Ten years ago, anyone—scientist or otherwise—claiming to have discovered soft (i.e., unfossilized) dinosaur tissue would have been ridiculed and dismissed by the scientific community as a quack or a young-earth creationist. Yet within the last decade have come two such crushing blows to the idea that dinosaurs died out some 65 million years ago.
“Our T. rex discovery was not a unique occurrence.”
The first was the discovery of unfossilized dinosaur tissue at the center of a T. rex bone by Mary Schweitzer of North Carolina State University. That discovery—and, specifically, papers published by Schweitzer and Beth Israel Deaconess Medical Center scientist John Asara—started an intense debate about whether the bones truly contained dinosaur tissue (see News to Note, August 2, 2008, item #2).
Now Asara and Schweitzer have supported their previous find by confirming the existence of proteins in the soft tissues of a hadrosaur, a duck-billed dinosaur allegedly from 80 million years ago. Their new study, reported in Science, shows that “our T. rex discovery was not a unique occurrence,” said Asara, who continued:
“This is the second dinosaur species we’ve examined and helps verify that our first discovery was not just a one-hit wonder. Our current study was the collaborative effort of a number of independent laboratories, whose findings collectively add up to a robust conclusion.”
According to Asara, the team found nearly twice the number of amino acids that were found in the T. rex tissue. The fragments “showed marked preservation of original tissues and molecules, with microstructures resembling soft, transparent vessels, cells and fibrous matrix,” despite the fact that the fossil was found buried some 23 feet (7 m) deep in sandstone. The proteins the team confirmed were collagen, laminin, and elastin, as well amino acids including hydroxylated proline.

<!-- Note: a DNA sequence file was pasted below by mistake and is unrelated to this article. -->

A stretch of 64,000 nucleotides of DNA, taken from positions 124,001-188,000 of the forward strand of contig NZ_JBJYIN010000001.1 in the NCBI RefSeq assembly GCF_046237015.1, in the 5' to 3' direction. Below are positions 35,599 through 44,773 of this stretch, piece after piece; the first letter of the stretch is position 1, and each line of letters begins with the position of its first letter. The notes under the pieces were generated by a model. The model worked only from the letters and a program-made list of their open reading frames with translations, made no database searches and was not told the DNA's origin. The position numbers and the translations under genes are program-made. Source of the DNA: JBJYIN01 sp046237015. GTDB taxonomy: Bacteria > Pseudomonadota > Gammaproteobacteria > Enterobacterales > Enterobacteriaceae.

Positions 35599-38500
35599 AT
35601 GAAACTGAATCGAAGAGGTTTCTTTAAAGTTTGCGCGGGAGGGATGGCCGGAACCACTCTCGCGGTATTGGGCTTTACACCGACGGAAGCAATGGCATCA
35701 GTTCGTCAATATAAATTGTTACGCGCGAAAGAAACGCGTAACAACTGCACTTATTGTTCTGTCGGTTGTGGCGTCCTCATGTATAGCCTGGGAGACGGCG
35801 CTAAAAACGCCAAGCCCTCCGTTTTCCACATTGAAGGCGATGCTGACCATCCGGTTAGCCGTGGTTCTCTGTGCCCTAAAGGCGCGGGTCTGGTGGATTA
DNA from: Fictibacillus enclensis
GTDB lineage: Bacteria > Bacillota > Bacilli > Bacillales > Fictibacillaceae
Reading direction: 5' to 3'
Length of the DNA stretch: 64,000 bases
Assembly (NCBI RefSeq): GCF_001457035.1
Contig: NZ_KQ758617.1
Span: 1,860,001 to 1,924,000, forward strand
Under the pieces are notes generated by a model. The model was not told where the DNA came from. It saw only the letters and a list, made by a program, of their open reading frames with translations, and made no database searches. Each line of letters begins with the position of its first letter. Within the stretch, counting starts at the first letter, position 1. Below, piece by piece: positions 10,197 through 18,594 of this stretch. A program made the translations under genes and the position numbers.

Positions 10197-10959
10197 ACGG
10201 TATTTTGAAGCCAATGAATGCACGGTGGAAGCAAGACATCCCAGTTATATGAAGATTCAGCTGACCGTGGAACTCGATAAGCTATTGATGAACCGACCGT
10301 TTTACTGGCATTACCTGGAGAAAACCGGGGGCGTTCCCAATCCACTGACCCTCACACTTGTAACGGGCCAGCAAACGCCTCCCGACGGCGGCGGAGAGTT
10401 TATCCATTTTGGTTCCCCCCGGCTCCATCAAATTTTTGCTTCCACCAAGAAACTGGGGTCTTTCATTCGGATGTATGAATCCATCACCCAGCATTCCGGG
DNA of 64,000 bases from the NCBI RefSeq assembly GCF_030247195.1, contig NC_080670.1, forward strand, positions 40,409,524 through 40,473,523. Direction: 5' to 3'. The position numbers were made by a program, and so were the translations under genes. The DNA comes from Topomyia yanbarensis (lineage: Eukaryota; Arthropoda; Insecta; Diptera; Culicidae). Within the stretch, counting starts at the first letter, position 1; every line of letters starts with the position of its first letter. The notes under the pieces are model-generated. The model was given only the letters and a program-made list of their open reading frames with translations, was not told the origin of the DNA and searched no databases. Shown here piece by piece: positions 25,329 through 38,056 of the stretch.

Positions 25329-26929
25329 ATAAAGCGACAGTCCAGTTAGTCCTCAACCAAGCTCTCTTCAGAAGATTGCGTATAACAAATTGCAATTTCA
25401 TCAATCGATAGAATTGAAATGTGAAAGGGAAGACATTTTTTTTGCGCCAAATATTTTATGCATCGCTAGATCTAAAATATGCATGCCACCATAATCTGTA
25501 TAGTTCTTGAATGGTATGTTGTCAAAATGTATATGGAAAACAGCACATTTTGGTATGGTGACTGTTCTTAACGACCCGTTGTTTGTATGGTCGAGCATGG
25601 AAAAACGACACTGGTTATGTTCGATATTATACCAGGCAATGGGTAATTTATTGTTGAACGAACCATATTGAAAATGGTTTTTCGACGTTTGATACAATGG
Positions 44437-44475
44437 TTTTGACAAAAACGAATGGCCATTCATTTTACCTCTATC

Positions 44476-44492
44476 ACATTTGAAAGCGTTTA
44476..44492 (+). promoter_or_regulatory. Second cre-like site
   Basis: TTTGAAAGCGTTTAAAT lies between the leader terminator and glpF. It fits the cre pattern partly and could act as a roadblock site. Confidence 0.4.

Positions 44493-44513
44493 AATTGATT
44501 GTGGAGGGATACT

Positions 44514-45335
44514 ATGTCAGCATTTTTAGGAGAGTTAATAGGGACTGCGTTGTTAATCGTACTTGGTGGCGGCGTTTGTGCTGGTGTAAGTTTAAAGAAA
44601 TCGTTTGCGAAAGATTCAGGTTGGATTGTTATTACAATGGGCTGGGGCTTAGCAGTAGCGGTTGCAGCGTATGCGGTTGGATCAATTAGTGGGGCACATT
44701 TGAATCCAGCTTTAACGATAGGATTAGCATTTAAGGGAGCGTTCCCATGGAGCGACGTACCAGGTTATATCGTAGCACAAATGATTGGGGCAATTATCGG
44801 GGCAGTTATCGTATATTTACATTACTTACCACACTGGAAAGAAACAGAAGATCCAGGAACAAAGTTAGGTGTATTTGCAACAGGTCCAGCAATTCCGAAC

As with previous studies, similarities between the dinosaur proteins and those of chicken and ostrich are being held up as evidence that dinosaurs evolved into birds. Dr. David DeWitt responded to this claim the last time it was brought up.
Furthermore, it seems strange that dinosaur soft tissue from 80 million years ago would ever be a convincing exhibit in support of evolution (and the millions of years it would have required). “At the heart of the controversy is the idea that ancient protein can exist at all. When an animal dies, protein immediately begins to degrade and, in the case of fossils, is slowly replaced by mineral, a substitution process assumed to be complete by 1 million years,” ScienceDaily reports.
But evolutionists have their presuppositions, too, and one of them is the fixity of the fossil record and millions of years. ScienceDaily concludes, “But with this latest evidence, it appears that some proteins do indeed have real staying power.” The unchanging assumption is millions of years, even if the facts have to be bent to fit into that framework.
- What Really Happened to the Dinosaurs?
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